29 May 2014
The cost of getting a college education has risen sharply over the last several years, and a number of students (and their families) may be wondering whether the cost of attending a post-secondary institution is really worth it. Reading news stories or hearing anecdotal tales about recent grads being unable to find work only adds fuel to the fire.
When you take a closer look at the facts, a college degree is still a very good investment for students, and it pays off over a person’s working life several times over. Instead of questioning the value of higher education, now is the time to ask whether young people can afford to skip this step when planning their future.
Average Cost of Tuition
When you look at the average cost of tuition at a four-year college, the numbers are nothing less than astounding. For families that have more than one child attending college, they may seem overwhelming.
According to the College Board, the average cost of tuition for a four-year program at a private college is $29,056 per year. In-state students will pay $8,655 to attend a public four-year college. When you add in other expenses, such as room and board, books, transportation, and other expenses, the full cost of getting a degree from one of the more expensive schools could be more than $200,000.
This is a lot of money.
The cost of not going to school is much higher.
How Much More College Graduates Earn Over Their Lifetime
A survey conducted by Pew Research found that Millennials with a college degree who were working full time earned approximately $17,500 more per year than those who had only a high school diploma. ($45,500 as opposed to $28,000). This 38 percent difference in earning power was double what it was in 1965, when the difference between high school and college graduates was only $7,449 (figure adjusted for inflation).
The days when someone could graduate from high school and find a good-paying job for life are largely gone. Salaries do increase over time, but adults who hold a bachelor’s degree will have a larger earning capacity over the course of their career, compared to those who have completed high school only.
A study from the Georgetown University Center on Education and the Workforce called The College Payoff found that adults who hold an undergraduate degree reaped the benefits of a significantly larger boost to their earnings over time. For one thing, college graduates between the ages of 40 and 44 earn, on average, 50 percent more than when they entered the workforce. Workers who have only a high school diploma earn, on average only 25 percent more after 20 years or more in the workforce.
A college graduate will likely earn $2.3 million during his or her lifetime, as opposed to $1.3 million for a high school graduate. Going to school for four more years to complete a bachelor’s degree translates to 74 percent more over a working life than stopping at the high school diploma stage.
Other Benefits of Investing in a College Degree
Higher earning power is not the only benefit of earning a college degree. College-degree holders are less likely to be out of work than less educated adults.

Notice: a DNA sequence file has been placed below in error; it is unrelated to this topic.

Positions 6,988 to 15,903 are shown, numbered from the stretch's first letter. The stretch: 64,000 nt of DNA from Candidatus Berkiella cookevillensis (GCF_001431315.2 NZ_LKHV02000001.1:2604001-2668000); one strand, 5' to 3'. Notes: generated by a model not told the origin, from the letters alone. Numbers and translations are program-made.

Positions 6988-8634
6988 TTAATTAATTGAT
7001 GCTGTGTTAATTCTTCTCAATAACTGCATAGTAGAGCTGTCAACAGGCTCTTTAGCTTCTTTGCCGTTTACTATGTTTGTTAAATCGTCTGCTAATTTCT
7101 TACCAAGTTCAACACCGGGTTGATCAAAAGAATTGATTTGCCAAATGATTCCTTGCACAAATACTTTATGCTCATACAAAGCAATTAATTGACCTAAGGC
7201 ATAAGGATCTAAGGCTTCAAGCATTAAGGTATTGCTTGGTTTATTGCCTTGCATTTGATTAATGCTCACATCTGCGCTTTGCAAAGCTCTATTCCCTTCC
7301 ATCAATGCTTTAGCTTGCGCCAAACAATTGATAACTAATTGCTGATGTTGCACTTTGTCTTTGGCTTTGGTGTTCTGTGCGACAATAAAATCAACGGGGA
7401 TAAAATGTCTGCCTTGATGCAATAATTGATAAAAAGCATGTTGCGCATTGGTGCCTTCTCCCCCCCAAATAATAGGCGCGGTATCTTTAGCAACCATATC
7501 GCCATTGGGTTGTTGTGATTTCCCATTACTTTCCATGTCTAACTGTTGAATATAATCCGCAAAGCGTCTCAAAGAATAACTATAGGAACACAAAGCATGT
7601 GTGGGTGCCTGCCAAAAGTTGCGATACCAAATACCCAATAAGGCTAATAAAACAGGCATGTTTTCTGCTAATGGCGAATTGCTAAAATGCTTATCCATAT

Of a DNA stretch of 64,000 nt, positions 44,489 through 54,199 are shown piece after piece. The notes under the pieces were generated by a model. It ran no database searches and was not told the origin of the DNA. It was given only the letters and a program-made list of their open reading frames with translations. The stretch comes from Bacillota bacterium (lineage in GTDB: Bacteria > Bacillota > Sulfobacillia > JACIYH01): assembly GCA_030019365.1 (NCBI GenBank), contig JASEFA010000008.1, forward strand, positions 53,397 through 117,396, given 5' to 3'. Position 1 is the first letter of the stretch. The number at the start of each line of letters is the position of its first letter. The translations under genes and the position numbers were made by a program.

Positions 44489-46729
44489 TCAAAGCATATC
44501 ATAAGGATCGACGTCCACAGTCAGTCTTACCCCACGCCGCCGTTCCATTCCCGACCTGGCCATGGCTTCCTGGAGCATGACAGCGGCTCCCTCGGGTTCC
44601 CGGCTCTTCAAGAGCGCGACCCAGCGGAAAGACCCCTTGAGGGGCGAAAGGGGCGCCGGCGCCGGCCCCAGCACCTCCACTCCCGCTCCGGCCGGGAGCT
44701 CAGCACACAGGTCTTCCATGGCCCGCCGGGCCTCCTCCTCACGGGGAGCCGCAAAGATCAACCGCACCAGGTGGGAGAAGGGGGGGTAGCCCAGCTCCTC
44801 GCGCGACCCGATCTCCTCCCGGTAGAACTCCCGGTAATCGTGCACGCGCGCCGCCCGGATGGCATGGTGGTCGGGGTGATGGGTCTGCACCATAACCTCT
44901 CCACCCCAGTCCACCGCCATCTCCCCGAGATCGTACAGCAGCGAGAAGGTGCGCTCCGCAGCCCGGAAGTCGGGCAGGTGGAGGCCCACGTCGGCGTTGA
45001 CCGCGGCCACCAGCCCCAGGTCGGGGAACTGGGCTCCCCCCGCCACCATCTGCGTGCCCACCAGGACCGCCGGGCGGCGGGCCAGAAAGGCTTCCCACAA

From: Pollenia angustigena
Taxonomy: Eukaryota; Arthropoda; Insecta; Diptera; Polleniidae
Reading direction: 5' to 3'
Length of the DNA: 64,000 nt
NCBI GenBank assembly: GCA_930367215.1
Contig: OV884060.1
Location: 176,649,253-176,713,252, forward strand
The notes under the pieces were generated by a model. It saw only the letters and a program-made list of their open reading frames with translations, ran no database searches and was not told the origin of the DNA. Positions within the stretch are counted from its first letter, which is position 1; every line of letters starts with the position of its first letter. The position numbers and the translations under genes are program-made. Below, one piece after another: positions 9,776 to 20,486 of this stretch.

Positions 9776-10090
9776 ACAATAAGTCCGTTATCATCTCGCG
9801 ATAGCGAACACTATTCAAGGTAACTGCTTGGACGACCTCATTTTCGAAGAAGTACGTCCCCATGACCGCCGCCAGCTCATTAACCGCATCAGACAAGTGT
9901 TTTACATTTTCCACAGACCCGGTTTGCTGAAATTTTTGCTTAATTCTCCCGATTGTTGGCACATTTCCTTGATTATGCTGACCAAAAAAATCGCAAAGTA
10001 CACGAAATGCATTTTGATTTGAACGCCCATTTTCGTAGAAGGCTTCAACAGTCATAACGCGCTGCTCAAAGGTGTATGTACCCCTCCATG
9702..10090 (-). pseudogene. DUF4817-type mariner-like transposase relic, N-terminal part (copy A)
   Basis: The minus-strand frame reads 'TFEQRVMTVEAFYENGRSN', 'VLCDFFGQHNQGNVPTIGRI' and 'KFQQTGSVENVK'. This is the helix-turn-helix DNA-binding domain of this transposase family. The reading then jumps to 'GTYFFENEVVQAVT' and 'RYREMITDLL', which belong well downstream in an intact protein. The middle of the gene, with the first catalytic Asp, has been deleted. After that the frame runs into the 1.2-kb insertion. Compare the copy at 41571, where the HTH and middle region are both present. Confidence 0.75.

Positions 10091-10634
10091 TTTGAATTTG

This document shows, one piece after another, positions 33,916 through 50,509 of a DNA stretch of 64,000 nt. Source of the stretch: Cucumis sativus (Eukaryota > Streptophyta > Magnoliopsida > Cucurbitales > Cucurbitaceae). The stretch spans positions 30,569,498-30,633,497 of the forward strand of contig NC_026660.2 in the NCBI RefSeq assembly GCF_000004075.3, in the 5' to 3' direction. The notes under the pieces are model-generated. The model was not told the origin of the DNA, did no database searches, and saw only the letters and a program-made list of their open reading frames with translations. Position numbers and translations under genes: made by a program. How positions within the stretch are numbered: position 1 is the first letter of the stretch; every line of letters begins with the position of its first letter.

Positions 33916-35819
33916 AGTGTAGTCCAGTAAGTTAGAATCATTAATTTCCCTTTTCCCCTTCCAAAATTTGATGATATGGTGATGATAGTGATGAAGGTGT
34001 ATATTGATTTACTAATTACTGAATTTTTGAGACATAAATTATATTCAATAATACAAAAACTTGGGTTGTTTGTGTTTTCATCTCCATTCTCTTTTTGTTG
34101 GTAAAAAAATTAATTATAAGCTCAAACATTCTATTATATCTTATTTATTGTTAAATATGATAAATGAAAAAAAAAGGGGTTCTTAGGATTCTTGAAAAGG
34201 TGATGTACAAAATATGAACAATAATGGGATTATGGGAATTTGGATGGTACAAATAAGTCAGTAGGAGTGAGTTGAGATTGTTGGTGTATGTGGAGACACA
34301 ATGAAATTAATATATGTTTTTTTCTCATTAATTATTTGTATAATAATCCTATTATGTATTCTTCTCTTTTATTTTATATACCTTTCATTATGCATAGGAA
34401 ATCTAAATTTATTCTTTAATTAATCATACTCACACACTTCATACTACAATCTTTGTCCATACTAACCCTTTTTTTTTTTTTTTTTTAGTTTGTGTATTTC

The unemployment rate for college graduates over the age of 25 was 3.4 percent, as opposed to 6.3 percent for those who have only a high school diploma, according to Federal Reserve Economic Data. When you examine figures for new graduates, the figures are even more pronounced.
The Pew Research Center found that only 3.8 percent of Millennials who hold college degrees are unemployed, compared to 12.2 percent who only graduated from high school. Having a college degree does give adults a certain level of protection from being jobless, even when the economy is slow.
This survey also found that more than 50 percent of the jobs created during the economic recovery have been filled by college-educated workers. This is significant since they represent just over one-third of the labor force. Workers with a high school education (or less) paid dearly during the recession, losing more than 5.6 million jobs. They have continued to lose jobs during the economic recovery.
Gains for Educated Worker Will Continue to Grow
College educated workers will continue to have the advantage going forward. The Bureau of Labor Statistics (BLS) tracks the occupations which are projected to grow the fastest between now and the year 2020. 19 of the top 30 jobs require some type of postsecondary education. Its no surprise that they also pay higher median wages.
Some fields of study make better choices than others if you are making a decision about what to focus on in college. Science, engineering, and math students tend to have an easier time finding jobs and are offered higher starting salaries than grads from arts and humanities.
Completing the requirements for a four-year degree teaches students valuable skills that employers are looking for in all types of jobs, including good oral and written communication skills, the ability to work well with others, and critical thinking ability. For these reasons, as well as the ones listed above, the vast majority of college graduates (91 percent) and 88 percent of Millennials say that the experience of going to college was worthwhile.
Want to discuss? Share your thoughts in the comments below!
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